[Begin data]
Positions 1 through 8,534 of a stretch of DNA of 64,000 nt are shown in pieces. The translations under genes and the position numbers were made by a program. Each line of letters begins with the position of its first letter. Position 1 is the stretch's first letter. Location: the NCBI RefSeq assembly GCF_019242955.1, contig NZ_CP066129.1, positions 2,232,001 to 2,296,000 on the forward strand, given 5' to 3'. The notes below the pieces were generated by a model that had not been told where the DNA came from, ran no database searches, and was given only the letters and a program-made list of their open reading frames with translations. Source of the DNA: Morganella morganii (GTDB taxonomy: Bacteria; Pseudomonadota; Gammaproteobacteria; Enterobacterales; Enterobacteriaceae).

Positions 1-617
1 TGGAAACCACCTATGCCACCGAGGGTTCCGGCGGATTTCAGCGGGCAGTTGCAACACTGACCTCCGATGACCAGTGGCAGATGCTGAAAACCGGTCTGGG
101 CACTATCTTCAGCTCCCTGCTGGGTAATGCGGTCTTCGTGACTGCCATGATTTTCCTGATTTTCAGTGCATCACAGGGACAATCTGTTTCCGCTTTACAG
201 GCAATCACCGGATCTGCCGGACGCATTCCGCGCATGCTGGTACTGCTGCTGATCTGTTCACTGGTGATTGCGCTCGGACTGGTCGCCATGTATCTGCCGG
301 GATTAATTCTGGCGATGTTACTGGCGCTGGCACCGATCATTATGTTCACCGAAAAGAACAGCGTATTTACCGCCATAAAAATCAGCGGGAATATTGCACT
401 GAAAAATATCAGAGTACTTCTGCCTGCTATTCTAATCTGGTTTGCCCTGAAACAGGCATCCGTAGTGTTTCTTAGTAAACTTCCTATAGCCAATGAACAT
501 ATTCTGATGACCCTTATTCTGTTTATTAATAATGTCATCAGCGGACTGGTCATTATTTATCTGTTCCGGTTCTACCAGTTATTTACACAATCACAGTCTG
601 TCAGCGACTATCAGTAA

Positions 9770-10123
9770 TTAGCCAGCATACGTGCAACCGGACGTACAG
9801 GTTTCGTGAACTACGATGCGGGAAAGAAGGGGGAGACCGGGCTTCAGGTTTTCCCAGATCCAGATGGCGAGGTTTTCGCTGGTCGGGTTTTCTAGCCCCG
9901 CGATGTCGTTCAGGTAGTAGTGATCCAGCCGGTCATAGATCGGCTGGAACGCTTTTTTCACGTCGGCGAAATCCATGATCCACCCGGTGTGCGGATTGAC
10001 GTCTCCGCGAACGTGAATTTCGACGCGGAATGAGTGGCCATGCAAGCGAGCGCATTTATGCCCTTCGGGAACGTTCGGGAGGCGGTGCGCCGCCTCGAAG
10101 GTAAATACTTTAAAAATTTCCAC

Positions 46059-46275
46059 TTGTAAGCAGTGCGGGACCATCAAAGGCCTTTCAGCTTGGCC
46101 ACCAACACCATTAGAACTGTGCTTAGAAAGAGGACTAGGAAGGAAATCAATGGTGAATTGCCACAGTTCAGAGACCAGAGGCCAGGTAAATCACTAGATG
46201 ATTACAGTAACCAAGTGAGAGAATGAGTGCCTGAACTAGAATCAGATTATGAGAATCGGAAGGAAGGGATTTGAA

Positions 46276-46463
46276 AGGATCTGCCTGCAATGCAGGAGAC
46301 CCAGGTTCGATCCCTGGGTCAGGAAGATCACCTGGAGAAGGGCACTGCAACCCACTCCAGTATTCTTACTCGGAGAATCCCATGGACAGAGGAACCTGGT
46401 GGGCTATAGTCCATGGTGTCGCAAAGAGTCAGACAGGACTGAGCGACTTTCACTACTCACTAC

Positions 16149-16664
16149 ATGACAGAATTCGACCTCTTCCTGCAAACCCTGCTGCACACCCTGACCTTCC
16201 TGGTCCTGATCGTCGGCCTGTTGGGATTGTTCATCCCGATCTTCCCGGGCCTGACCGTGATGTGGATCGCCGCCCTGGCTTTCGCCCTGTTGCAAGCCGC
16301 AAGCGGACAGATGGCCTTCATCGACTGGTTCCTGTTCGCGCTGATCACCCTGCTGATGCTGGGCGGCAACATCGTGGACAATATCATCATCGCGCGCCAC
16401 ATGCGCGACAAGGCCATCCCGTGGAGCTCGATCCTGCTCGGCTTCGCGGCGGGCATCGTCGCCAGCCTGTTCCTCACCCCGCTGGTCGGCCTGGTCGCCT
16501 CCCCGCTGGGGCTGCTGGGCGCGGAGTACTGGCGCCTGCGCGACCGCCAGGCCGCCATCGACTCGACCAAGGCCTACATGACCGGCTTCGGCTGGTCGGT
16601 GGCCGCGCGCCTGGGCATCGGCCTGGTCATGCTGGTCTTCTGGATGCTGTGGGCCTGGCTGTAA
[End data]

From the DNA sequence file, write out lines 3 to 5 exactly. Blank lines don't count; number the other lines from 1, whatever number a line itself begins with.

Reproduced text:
1 TGGAAACCACCTATGCCACCGAGGGTTCCGGCGGATTTCAGCGGGCAGTTGCAACACTGACCTCCGATGACCAGTGGCAGATGCTGAAAACCGGTCTGGG
101 CACTATCTTCAGCTCCCTGCTGGGTAATGCGGTCTTCGTGACTGCCATGATTTTCCTGATTTTCAGTGCATCACAGGGACAATCTGTTTCCGCTTTACAG
201 GCAATCACCGGATCTGCCGGACGCATTCCGCGCATGCTGGTACTGCTGCTGATCTGTTCACTGGTGATTGCGCTCGGACTGGTCGCCATGTATCTGCCGG